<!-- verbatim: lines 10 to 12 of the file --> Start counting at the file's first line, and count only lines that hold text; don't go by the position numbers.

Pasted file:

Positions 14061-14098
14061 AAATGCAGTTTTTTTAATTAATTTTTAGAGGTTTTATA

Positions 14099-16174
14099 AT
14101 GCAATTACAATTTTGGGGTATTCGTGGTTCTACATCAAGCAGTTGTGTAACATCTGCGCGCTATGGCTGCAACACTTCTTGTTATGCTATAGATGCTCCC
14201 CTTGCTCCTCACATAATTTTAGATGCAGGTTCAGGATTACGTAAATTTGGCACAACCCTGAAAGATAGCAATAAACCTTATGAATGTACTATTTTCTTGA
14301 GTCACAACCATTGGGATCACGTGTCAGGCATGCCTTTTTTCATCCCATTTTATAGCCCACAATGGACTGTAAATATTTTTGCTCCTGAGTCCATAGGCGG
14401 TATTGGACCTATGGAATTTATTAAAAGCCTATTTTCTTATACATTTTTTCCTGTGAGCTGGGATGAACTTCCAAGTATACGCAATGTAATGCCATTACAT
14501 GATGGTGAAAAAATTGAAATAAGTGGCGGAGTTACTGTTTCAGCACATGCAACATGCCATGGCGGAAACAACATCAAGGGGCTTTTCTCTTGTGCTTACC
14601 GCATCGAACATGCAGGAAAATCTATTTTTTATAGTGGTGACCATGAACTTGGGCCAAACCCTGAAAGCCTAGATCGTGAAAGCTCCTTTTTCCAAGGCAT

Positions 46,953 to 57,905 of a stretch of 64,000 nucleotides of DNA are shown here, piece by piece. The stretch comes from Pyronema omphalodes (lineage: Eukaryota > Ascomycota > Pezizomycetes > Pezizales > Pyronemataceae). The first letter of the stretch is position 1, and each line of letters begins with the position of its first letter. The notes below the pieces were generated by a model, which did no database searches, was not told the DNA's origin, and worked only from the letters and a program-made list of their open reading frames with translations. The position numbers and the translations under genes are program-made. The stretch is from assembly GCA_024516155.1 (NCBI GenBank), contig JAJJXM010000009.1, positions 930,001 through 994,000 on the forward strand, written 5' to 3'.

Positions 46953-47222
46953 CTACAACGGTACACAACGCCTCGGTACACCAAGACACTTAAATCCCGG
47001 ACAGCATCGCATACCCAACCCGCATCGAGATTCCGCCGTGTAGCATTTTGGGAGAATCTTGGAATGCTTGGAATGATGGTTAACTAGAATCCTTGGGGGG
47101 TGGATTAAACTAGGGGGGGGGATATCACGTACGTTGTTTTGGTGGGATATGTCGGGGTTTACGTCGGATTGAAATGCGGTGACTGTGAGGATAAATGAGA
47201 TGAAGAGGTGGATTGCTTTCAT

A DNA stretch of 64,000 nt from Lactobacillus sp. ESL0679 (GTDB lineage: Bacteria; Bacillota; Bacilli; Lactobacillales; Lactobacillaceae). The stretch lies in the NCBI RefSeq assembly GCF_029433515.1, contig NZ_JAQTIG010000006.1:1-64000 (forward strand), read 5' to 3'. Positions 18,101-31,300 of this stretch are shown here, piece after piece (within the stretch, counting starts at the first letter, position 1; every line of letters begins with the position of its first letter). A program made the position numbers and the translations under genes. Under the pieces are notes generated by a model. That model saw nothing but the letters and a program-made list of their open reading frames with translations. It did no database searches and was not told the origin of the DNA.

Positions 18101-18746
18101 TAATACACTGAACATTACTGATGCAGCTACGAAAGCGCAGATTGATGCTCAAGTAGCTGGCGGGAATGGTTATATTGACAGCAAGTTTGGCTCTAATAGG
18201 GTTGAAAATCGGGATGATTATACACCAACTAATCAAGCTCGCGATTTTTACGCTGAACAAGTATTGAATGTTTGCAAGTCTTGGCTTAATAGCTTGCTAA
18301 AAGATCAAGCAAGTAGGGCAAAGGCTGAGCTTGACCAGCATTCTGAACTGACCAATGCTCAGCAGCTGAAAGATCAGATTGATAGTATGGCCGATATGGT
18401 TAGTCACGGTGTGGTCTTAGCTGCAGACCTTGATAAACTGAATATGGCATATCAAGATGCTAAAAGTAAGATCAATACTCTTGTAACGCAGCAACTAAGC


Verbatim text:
14601 GCATCGAACATGCAGGAAAATCTATTTTTTATAGTGGTGACCATGAACTTGGGCCAAACCCTGAAAGCCTAGATCGTGAAAGCTCCTTTTTCCAAGGCAT

Positions 46,953 to 57,905 of a stretch of 64,000 nucleotides of DNA are shown here, piece by piece. The stretch comes from Pyronema omphalodes (lineage: Eukaryota > Ascomycota > Pezizomycetes > Pezizales > Pyronemataceae). The first letter of the stretch is position 1, and each line of letters begins with the position of its first letter. The notes below the pieces were generated by a model, which did no database searches, was not told the DNA's origin, and worked only from the letters and a program-made list of their open reading frames with translations. The position numbers and the translations under genes are program-made. The stretch is from assembly GCA_024516155.1 (NCBI GenBank), contig JAJJXM010000009.1, positions 930,001 through 994,000 on the forward strand, written 5' to 3'.

Positions 46953-47222